Speaking in a Knesset debate about price controls, which come
under the supervision of Justice Minister Yossi Beilin, MK
Rabbi Moshe Gafni tried to show the demand of Beilin for an
unrestricted approach to conversions, an approach Beilin
called "pluralistic," is completely unreasonable.
"Just imagine," said Rabbi Gafni, "if every business would
decide on its own how much interest it will pay the bank. . .
. If someone wants to sue another, he will set up his own
court. Each person will be able to use the court he prefers.
That is absolute pluralism. Everything is liberal, free. . .
. The Minister of Justice has taken the most fundamental
area, that of personal status and proposed pluralism in it.
Everyone will be able to marry as he wishes, according to any
law that he cares to adopt. One will be able to convert in
the same way. . . . [Even] a chess club has membership
requirements that will admit some and bar others, according
to the rules. The Minister of Justice comes and proposes that
on conversion, everyone can do as he pleases. I think this is
a failure of the first order [of the Minister of Justice to
uphold the rule of law]. The government has failed in this
area and the Minister of Justice has done something very
Earlier in the week at a meeting of the Knesset Committee for
Aliya and Absorption, Justice Minister Yossi Beilin said that
he supports both "secular and non-Orthodox conversion." In
his opinion, the Orthodox should be deprived of its
"monopoly" on conversion issues.
Beilin made these disconcerting remarks in a committee
discussion on the Law of Return and the conversion issue. He
expressed support for changing the Law of Return, and said:
"I would like the law to contain a more liberal definition of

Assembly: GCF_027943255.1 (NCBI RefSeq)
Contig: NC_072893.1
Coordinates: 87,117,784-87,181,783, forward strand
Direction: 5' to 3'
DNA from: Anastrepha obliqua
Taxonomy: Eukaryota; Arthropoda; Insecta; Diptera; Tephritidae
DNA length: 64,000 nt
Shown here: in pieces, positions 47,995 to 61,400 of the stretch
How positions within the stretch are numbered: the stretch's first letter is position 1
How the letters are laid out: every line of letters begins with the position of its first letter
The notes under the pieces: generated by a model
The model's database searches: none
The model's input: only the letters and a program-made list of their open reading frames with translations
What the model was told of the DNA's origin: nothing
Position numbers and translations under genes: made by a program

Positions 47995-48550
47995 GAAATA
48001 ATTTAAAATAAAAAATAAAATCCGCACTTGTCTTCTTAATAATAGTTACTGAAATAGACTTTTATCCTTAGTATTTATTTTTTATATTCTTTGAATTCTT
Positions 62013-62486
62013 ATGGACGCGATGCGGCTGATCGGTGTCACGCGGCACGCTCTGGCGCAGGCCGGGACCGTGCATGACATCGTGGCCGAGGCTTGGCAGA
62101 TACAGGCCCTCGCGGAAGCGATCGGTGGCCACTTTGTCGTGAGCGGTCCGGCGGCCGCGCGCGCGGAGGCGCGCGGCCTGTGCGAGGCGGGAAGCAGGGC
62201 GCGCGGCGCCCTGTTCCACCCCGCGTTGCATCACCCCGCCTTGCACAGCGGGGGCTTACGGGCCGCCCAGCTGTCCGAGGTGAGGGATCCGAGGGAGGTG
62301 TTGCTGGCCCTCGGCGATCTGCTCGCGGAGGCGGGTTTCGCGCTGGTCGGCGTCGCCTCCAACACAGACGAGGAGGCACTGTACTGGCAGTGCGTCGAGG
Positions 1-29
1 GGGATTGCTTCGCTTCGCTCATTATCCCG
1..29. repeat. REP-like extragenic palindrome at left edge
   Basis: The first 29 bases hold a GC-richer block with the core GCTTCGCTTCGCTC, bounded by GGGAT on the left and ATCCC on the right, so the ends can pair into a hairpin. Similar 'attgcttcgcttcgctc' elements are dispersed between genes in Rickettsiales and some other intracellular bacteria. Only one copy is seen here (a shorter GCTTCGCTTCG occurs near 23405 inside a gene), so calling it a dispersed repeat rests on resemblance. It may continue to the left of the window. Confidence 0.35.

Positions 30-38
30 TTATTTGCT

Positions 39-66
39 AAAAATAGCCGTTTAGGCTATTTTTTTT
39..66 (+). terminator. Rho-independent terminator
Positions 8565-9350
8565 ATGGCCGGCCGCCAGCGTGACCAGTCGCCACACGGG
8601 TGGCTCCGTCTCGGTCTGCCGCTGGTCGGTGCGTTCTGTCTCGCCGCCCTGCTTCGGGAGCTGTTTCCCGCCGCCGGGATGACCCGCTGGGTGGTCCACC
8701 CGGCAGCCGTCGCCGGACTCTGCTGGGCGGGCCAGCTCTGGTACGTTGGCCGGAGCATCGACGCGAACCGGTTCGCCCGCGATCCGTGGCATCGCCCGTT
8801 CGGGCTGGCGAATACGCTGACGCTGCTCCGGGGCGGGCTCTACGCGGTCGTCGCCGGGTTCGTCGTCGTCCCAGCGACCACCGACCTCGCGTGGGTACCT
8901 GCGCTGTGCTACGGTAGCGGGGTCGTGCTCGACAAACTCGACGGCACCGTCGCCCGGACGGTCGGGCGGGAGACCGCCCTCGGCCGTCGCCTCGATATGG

`who is a Jew' as well as a more conservative approach to the
definition of relatives and accompanying people. We must
deprive the Orthodox of their monopoly over the definition of
`who is a Jew.' It is inconceivable that the definition of an
immigrant should be dependent solely on the Rabbinate's
decision. . . . As far as I am concerned, every stream can
establish its own genealogical records and abide by its own
rules without dictating to others what to do."
Beilin noted that he is aware that he is speaking about a
dream with no chance of materializing. However, he hopes that
even if it doesn't come to fruition immediately, it might do
so twenty years from now.
Absorption Minister Yuli Tamir made menacing remarks in
support of non-halachic conversions, although she
believes that the Law of Return should not be amended. She
suggested: "An open conversion system should be developed: a
humane, pluralistic one that will recognize the immigrants'
Judaism according to their awareness, not according to
Chairman of the Aliya Committee, MK Naomi Blumenthal (Likud)
did not express support of non-Orthodox "conversions."
However, she supported a change in the Law of Return which
would, as she said, "introduce a declarative element to
express the will of the applicant to join the Jewish nation
and its legacy and to link his fate to the fate of the
Former Absorption Minister Yuli Edelstein of Yisrael B'Aliya,
warned against the fact that the Jewish Agency is encouraging
the immigration of non-Jews. Within its programs, they are
eligible for immigration by the Law of Return. According to
Edelstein, if the Jewish Agency would stop these activities,
the immigration of non-Jews would decrease sharply.
Rabbi Shmuel Halpert warned against the vast non-Jewish
immigration, noting that the Law of Return is a poor law
which should be amended in order to prevent the immigration
of so many non-Jews. He said that the percentage of non-Jews
in today's waves of immigration is 70-80%, and that if the
situation is not rectified, Israel will soon become a multi-
national (and non-Jewish) state.
Rabbi Moshe Gafni left the committee meeting room in a
demonstrative manner when the floor was given to a Reform
representative. He said that he is not willing to participate
in a discussion with people who constitute a danger to the
existence of the Jewish Nation.